Gwyneth Paltrow dishes on love letters and her latest film, ''Possession.'' The private blonde explains why fame makes paper shredders a celebrity necessity
Gwyneth Paltrow
Credit: Gwyneth Paltrow: Steve Granitz/

How’s losing 200 pounds for a bit of a lifestyle change? After donning that much latex for the Farrelly brothers’ ”Shallow Hal,” 29-year-old Gwyneth Paltrow takes on a slightly more, um, weighty role, playing starchy British academic Maud Bailey in ”Possession,” the screen adaptation of A.S. Byatt’s historical novel. Paltrow tells about writing mash notes, her rumored music career, and acting in a love story for an alleged misogynist (”Possession” director Neil LaBute).

”Possession” is a movie about love letters. Have you ever poured your heart out in a letter like the movie’s poets do?
There have been instances in my life where I’ve poured my heart out, but I’ve always been kind of a cautious person — it’s one of the ways celebrity affects your life. I think: ”Someone might keep this and read it in 75 years! I better censor myself.” I actually don’t write letters by hand. Just thank-you notes because my mother beat it into me growing up.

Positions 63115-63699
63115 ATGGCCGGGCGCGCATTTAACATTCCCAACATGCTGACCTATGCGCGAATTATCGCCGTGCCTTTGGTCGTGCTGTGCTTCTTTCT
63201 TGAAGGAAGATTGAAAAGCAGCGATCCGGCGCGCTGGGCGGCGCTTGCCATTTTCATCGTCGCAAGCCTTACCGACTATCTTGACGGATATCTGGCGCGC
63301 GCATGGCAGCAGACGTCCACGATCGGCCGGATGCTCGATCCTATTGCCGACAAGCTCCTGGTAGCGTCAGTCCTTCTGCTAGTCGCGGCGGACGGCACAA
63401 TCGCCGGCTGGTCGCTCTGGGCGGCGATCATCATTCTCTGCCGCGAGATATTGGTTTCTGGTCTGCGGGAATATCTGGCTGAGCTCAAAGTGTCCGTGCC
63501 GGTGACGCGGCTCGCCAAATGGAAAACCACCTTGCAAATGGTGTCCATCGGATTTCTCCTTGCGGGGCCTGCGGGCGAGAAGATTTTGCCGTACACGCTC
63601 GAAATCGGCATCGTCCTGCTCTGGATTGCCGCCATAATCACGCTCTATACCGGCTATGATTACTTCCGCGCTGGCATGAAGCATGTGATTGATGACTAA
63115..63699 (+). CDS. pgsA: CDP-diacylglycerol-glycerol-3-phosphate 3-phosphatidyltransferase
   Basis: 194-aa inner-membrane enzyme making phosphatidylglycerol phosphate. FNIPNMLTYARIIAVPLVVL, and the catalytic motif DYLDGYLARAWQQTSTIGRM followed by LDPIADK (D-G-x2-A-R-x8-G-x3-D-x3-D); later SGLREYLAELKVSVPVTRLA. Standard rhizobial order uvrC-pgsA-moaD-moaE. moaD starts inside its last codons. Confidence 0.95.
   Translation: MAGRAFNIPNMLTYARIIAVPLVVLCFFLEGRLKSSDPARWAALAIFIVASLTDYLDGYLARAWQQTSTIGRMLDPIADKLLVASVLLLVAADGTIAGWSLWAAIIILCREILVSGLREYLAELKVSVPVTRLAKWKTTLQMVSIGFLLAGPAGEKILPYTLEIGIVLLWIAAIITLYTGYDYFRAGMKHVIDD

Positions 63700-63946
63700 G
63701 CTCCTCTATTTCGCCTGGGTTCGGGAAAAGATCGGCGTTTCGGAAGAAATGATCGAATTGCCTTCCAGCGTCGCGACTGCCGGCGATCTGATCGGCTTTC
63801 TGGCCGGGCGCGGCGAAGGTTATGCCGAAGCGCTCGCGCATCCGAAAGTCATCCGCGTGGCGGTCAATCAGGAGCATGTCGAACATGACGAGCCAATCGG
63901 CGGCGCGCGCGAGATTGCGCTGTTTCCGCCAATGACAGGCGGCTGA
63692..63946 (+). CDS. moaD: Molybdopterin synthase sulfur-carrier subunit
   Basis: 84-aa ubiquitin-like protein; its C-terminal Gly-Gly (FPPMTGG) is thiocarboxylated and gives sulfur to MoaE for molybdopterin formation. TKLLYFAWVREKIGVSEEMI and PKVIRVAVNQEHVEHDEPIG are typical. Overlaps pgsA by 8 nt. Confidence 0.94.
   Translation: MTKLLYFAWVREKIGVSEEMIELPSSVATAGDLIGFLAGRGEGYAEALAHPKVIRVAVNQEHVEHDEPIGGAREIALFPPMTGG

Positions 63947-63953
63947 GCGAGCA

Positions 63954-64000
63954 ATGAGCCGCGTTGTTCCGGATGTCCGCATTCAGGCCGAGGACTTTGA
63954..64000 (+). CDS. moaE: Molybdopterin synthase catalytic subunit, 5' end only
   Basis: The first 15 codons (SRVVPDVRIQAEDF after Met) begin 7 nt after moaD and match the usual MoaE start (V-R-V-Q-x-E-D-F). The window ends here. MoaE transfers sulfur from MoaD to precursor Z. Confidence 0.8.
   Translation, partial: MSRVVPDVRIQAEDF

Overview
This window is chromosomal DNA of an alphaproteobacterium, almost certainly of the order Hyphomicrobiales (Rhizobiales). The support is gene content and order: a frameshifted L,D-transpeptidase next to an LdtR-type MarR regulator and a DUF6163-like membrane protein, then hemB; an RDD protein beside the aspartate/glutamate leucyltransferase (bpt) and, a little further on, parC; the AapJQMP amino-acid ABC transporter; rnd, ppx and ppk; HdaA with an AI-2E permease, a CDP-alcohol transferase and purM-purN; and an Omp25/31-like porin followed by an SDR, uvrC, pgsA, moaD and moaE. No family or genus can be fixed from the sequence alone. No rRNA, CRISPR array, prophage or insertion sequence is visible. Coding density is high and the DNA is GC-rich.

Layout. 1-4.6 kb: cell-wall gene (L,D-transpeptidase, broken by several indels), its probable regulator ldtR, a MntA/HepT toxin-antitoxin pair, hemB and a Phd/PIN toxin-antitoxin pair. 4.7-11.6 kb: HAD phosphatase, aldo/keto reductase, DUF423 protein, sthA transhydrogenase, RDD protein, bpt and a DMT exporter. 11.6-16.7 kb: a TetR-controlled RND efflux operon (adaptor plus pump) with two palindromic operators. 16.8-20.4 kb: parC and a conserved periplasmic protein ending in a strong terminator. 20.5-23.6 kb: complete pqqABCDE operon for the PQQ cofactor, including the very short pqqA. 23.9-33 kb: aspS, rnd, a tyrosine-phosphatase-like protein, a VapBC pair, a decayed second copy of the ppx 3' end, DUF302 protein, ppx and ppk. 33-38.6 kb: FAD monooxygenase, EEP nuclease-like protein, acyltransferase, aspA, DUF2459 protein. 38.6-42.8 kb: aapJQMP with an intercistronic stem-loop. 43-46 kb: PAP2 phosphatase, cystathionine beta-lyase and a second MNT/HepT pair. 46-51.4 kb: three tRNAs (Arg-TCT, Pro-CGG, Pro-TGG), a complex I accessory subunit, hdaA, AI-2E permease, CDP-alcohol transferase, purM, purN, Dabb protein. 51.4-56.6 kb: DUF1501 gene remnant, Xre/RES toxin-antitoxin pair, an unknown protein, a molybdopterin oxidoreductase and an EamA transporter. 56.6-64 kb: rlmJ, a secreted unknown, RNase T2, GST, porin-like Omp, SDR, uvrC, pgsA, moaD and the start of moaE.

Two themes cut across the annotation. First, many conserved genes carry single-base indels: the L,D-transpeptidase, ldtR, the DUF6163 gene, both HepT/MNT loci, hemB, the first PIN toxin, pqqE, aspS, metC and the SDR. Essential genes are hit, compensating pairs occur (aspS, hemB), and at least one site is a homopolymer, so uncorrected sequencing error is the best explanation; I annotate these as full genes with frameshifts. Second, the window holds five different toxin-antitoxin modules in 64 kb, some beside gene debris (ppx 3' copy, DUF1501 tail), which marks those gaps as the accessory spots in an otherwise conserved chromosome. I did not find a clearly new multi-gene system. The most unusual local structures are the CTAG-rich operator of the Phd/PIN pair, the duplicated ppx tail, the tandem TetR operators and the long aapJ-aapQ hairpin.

Can you tell us about the most romantic letter you’ve ever received?
No way!

Wouldn’t it be your worst nightmare to have a couple like the one in ”Possession” digging up your past?
Well, they’re in it for the historical importance, so it’s not quite as disrespectful as going through people’s trash for tabloid fodder. [Paparazzi] do all sorts of stupid things. That’s why they invented the paper shredder — for girls like me.

You’d rather people knew very little about you?
I feel that the less I know about an artist I admire, the more intrigued I am by the art. I don’t want to know about the people whom I really love. I let their art speak to me. You start to find out all sorts of horrible things because everybody’s just a human being. If you like Degas, and his paintings really resonate with you, and they transport you to somewhere else… and then you do some research and find out he was, say, an anti-Semite, it ruins it. For me, the less you know, the better.

  • Movie
  • 102 minutes